Middle, upper school actors explore themes of growing up in ‘Childhood and Other Natural Disasters’

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Photo credit: Sabrina Kim

Echo Meadows ('25) and Belén Haro ('26) rehearse a sword fighting routine for the all-school play, "Childhood and Other Natural Disasters." The scene they were rehearsing for was about revising fairytales through a modern lens.

Childhood is filled with a multitude of experiences, from humor and happiness to hardships and sadness — all topics writer and director Tracy Poverstein explores in the all-school play “Childhood and Other Natural Disasters.” The show, playing December 13-14, consists of actresses from both middle school and upper school, making it Archer’s first all-school play since 2016.

“Since Ms. Pov wrote the show, it’s never been done before, so it’s interesting to…have the experience on the playwright’s point of view,” Gordon said.

This is the second play that Poverstein has written. Since it was published in 2018, her first play, “Camp Stowaways,” has been performed in eight schools nationwide.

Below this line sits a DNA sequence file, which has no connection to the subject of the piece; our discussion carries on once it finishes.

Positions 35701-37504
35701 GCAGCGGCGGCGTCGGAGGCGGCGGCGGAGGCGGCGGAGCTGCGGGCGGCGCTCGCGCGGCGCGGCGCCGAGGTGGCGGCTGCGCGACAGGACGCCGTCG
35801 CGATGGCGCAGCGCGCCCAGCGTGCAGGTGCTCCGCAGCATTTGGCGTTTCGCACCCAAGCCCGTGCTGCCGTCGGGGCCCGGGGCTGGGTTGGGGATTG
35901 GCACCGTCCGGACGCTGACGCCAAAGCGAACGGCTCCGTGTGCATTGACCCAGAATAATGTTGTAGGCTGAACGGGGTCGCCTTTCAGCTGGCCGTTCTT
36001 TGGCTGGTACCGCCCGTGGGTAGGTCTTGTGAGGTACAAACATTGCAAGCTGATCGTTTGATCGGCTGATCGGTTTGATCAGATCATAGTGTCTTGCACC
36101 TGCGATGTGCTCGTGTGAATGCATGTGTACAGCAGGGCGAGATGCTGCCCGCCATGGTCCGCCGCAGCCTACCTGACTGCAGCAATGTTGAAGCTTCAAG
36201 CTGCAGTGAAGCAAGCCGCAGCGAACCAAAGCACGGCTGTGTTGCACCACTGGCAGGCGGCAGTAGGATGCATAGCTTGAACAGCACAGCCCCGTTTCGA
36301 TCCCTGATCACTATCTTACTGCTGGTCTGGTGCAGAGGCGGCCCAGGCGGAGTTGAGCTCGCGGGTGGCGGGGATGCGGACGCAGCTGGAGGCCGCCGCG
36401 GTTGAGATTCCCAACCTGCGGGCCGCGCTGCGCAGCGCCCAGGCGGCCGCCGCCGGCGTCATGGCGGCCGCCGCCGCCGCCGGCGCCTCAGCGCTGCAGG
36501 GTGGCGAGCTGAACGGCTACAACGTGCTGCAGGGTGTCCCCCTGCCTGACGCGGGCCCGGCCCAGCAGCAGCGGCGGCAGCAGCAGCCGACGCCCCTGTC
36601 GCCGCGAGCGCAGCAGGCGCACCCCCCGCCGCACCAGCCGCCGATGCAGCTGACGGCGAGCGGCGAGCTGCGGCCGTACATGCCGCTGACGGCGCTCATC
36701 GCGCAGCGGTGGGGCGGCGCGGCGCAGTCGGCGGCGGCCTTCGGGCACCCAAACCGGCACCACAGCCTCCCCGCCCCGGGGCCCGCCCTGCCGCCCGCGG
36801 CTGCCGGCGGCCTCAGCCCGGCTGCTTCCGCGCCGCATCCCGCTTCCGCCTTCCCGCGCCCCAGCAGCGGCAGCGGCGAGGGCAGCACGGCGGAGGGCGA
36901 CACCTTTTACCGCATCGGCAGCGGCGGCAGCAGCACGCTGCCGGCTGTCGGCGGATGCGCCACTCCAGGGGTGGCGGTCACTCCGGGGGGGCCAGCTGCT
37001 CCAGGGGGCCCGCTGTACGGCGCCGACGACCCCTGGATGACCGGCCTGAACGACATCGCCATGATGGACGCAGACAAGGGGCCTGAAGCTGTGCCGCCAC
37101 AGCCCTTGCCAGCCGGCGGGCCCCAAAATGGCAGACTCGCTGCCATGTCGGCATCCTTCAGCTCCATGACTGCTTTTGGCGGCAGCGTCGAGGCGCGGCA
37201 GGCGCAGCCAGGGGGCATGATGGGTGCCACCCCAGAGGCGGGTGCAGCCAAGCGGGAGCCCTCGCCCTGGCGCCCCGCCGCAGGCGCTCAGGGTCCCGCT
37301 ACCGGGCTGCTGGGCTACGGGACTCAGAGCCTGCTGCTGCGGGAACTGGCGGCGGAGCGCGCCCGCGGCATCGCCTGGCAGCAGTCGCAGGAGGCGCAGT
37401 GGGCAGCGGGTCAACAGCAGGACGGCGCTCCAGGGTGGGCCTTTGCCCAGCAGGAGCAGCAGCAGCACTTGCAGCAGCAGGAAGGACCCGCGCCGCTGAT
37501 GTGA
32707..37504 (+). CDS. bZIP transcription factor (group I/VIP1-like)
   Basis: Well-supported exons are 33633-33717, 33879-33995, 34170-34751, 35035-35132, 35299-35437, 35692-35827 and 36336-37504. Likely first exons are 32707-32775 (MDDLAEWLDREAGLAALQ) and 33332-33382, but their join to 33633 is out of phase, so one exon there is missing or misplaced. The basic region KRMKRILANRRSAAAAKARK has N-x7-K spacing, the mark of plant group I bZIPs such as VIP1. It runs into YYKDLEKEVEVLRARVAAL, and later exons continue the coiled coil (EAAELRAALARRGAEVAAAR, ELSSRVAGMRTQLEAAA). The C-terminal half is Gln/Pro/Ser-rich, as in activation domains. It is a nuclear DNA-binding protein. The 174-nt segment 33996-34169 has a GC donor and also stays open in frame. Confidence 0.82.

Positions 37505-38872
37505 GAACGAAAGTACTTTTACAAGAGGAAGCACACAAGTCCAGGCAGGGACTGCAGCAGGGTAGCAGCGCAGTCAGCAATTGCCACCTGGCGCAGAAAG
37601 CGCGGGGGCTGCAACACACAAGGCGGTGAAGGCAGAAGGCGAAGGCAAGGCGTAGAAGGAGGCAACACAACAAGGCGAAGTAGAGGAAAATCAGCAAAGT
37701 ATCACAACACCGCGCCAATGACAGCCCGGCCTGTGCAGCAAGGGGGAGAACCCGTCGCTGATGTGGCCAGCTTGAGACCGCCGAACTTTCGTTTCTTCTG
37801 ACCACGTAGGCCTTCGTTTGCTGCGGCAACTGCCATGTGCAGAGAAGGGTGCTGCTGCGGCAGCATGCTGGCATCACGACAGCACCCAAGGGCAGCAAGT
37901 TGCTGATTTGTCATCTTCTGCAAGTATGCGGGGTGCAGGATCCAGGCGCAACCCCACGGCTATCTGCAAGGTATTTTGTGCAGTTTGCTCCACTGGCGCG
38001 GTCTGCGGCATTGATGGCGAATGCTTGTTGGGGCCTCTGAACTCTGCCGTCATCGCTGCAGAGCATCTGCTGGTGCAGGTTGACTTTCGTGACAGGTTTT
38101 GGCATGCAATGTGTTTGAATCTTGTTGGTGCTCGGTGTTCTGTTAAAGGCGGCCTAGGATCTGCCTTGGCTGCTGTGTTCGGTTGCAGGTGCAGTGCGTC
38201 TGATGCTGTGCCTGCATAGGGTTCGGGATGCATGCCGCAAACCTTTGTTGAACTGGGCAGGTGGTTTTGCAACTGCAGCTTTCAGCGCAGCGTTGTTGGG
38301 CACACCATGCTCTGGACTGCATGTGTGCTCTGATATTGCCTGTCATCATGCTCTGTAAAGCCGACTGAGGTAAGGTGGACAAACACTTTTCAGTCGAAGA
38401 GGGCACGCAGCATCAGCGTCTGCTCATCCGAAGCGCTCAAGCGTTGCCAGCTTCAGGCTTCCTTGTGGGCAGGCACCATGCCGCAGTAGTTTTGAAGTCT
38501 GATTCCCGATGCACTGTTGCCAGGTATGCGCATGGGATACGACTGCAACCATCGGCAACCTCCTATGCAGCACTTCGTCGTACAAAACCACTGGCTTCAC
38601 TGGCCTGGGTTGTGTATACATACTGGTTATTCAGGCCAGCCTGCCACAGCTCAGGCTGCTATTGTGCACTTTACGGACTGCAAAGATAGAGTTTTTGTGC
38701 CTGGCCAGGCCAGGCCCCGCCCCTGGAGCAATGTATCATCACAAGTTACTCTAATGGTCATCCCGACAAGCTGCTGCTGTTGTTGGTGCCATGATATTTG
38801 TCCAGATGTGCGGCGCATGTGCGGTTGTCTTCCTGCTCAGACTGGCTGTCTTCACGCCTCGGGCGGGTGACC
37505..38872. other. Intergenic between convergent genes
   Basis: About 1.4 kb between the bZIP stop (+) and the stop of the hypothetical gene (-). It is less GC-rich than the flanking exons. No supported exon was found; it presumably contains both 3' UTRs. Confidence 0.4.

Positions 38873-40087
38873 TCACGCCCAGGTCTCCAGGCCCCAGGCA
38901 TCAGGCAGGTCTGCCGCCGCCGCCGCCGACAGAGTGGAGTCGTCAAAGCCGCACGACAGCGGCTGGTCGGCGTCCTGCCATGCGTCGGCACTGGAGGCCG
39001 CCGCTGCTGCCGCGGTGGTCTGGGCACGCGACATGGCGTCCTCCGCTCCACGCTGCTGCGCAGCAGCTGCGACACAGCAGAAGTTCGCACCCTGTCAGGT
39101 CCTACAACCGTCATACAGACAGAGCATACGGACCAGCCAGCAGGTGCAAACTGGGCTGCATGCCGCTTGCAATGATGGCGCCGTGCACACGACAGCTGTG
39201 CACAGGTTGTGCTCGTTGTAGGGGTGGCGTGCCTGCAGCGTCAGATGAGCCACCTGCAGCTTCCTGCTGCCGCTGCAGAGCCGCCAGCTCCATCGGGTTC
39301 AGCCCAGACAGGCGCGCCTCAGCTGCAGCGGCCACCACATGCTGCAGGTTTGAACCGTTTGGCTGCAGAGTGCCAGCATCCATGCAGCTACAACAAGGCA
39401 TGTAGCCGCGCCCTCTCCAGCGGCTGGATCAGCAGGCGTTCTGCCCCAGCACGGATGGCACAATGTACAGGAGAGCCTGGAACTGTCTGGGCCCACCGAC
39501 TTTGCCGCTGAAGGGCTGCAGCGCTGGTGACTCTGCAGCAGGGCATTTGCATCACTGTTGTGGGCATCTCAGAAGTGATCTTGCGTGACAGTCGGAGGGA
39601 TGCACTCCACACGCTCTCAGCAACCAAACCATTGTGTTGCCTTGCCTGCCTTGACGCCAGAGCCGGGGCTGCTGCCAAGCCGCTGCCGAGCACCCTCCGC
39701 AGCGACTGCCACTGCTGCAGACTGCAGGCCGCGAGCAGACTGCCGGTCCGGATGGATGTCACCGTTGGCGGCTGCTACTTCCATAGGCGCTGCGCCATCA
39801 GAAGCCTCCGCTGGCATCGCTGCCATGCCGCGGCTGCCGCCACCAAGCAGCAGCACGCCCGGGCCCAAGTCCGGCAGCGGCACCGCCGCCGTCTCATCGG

“I love when Ms. Pov writes the shows because it just feels more personal, not only to her but to all of us and to Archer,” assistant director Ava Rothenberg (’22) said. “It feels more like our show than any other show that I’ve done before.”

The current show is comprised of scenes showcasing the various stages of childhood, such as birth and graduation. It centers around a girl named Olivia, played by seventh grader Bryce Collis, whose mother Brenda died of cancer when she was very young.

“I feel like [Olivia] really finds herself at the end when she stops focusing on what she’s lost in her life,” Rothenberg said. “Whether you’re a sixth-grader or an adult, everyone can relate to that experience.”

Stage manager Quincy Gordon (’22) said her most memorable experiences working on the play come from working with middle-schoolers.

“I’ve been doing tech since I started Archer,” Gordon said, “so I always get to meet new people every year and get closer to the middle-schoolers.”

Similarly, Collis said that her “favorite part” is being able to learn from and perform with upper schoolers.

“You … see all the little things that [the upper schoolers are] doing that just make their characters seem so real and less of a caricature,” she said. “I feel so lucky that I get to act with them.”

“Childhood and Other Natural Disasters” was performed at 7:30 p.m. on December 13 and will also show at 3:00 p.m. and 6:30 p.m. on December 14.